16th October 2018 / Alan Moore

The only business model you need: responsibility for The Total

There is a concept called The Total; based around what we take, make and waste. All businesses are faced with costs associated to all three. The Total encompasses ethics, business, production process, products and the world we inhabit. We have an unlimited responsibility for The Total, a responsibility that we try but do not always […]

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14th October 2018 / Alan Moore

Why the practice of craft makes a meaningful life

I was trained both as a typographer, and as a book designer. Both these practices are steeped in craft. So much knowledge required of materials (don’t get me started on paper – colour, transparency, weight, texture – to this today every piece of paper I touch is evaluated – receipts mostly), production processes, typefaces, and, […]

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10th October 2018 / Alan Moore

Why we need a restorative economy

‘Capitalists are capitalism’s worst enemy’, wrote economist John Kay – ‘and particularly the market fundamentalist tendency which has been in the ascendant for the last 20 years.’ Kay adds: ‘Once we appreciate the historical anomaly of the post-war moment, we might see the capitalism of our own day in a proper light. With its imperious […]

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2nd October 2018 / Alan Moore

Millennials. They want the cool thing, and, the right thing.

I asked Dame Fiona Reynolds, a Master at Cambridge University, UK and author of ‘The Fight for Beauty’ – ‘what gives you hope?’ Her answer; “The reason I feel optimistic is because I think young people are amazing and they get this stuff. This is a generation that has got no ticket to the future, […]

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30th August 2018 / Alan Moore

Beauty recalibrating how we make things and why we make them

In 2013 I gave a talk in Holland about the need to redesign the organisations that we use, inhabit and support us, that drive our economies. I spoke for beautifully designed organisations, beautiful workplaces and work cultures, beautifully designed products, stuff. I asked for a return to what I termed the Human-OS. Where the sovereignty […]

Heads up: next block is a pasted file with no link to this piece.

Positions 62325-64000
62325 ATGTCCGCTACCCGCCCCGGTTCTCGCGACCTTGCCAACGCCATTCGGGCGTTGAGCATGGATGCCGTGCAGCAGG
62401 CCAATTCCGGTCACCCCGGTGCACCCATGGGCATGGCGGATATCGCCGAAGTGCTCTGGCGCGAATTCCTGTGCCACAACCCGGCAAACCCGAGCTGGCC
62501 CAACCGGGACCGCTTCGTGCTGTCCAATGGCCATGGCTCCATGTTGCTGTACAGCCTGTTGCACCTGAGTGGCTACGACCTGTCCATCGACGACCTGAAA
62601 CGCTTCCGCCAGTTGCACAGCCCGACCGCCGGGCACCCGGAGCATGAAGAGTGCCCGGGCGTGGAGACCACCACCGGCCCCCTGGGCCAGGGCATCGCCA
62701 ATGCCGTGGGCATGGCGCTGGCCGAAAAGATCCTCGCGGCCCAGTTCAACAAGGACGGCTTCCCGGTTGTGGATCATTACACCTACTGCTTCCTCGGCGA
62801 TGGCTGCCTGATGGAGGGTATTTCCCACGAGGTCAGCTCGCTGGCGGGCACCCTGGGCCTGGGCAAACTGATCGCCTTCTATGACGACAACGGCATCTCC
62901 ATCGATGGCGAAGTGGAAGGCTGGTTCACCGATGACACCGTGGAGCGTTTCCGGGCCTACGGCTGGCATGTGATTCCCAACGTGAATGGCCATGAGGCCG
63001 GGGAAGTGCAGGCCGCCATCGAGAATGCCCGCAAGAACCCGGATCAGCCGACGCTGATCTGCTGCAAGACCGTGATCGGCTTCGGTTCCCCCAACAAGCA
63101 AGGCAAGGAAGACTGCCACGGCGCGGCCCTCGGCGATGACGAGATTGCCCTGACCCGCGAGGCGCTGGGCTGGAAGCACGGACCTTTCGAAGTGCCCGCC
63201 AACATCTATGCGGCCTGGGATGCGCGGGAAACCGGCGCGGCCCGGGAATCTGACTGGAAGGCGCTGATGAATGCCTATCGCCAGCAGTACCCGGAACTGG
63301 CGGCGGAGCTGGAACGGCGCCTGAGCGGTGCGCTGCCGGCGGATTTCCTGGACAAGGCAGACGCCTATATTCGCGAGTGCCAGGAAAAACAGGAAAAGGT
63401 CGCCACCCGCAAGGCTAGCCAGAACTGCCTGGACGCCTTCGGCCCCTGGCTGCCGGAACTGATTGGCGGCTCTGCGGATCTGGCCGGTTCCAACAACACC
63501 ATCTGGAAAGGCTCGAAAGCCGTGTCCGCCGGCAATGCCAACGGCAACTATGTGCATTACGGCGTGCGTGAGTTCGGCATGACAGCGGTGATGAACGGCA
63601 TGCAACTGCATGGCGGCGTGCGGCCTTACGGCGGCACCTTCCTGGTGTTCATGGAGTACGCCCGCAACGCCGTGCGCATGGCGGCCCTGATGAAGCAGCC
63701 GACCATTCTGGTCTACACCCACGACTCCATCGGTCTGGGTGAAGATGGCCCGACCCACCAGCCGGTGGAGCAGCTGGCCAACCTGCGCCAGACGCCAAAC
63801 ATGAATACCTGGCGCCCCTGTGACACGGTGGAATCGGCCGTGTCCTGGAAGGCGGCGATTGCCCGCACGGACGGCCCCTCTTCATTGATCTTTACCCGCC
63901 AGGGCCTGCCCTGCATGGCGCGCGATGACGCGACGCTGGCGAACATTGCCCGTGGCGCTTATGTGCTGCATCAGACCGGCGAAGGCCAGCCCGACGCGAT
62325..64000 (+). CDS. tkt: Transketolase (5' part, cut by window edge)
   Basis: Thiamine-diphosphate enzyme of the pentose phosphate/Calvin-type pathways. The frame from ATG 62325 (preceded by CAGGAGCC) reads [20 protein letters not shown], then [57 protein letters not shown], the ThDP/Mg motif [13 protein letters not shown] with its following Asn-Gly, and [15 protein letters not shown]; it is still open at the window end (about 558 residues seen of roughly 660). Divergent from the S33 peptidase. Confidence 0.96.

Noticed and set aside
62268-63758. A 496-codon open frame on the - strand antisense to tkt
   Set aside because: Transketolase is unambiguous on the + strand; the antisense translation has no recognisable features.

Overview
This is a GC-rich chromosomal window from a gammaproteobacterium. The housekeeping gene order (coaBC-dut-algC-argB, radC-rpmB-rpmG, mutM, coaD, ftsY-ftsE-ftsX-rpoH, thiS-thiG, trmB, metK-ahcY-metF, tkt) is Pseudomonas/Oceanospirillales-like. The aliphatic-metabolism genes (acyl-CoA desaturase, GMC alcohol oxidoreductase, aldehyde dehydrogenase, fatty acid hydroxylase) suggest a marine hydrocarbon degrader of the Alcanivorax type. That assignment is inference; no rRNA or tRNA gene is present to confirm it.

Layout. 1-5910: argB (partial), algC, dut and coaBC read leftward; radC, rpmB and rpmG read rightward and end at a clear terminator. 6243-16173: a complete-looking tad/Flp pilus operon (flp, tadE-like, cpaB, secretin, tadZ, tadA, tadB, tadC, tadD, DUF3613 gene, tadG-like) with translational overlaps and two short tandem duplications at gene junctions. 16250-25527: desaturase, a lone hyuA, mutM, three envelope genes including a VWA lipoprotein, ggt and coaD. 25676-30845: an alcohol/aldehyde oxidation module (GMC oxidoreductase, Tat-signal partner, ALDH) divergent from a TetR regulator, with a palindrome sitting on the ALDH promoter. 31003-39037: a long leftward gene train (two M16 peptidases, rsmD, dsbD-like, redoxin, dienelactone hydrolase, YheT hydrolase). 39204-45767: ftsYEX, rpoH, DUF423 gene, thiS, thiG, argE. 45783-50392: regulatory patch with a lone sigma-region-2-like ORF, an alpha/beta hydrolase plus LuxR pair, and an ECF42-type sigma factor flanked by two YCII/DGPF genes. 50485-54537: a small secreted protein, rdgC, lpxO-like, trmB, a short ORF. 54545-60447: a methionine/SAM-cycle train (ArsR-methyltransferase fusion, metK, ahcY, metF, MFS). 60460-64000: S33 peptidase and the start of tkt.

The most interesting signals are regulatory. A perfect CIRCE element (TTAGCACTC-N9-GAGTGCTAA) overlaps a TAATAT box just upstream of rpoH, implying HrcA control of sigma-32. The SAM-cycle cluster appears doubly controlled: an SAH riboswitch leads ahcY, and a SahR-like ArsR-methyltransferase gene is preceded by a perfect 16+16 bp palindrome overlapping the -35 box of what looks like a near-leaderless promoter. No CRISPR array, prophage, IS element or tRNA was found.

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15th July 2018 / Alan Moore

Passage for Par shows our world to be sensual, textured, collaborative

Passage for Par is a dance performance created specially for and presented on Par Beach Cornwall, conceived and directed by choreographer Rosemary Lee for the Cornish International Art Programme GroundWork. At the turn of the tide 30 women will rhythmically snake their way across the tidal landscape, tracing meandering pathways through the wet sand, their […]

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4th July 2018 / Alan Moore

Do Design: 14 practices to create enduring beauty

Because beauty and great design appear to be so effortless, we mistake it to be easy. Or, that genius was bestowed upon its creators by some divine spirit. There is no doubt we all have gifts. But it is only when we practise daily that we develop the capacity to see, design and create work […]

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1st July 2018 / Alan Moore

Speaking about Beautiful Business at the Edinburgh Fringe

I have been invited to speak at the Edinburgh Fringe Festival 15th August 1018. Whitespace, Norloch House, 36 King’s Stables Road, Edinburgh, EH1 2EU Tickets available here. Our Future is Made and Finished in Beauty The human spirit needs beauty and will do anything given half a chance to get more of it. As Emerson […]

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3rd June 2018 / Alan Moore

Anselm Kiefer, beauty in art and learning to wait

In the 1980’s I worked on an Anselm Kiefer project with the Anthony d’Offay Gallery called Zweistromland, or The High Priestesss. Two massive steel bookcases furnished with books made from one of Kiefer’s favourite materials, lead. They made for an incredible installation. Why were they made? ‘I suspect that the human species – the unique […]

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16th May 2018 / Alan Moore

Tashi Mannox, how stillness enhances creativity

In my book “Do Design. Why beauty is key to everything“, I write about Tashi Mannox and the importance of stillness as a key role in how we work. A concept that can be applied to our daily life, I believe. Tashi Mannox had become a Tibetan monk at the age of 22, spending 17 […]

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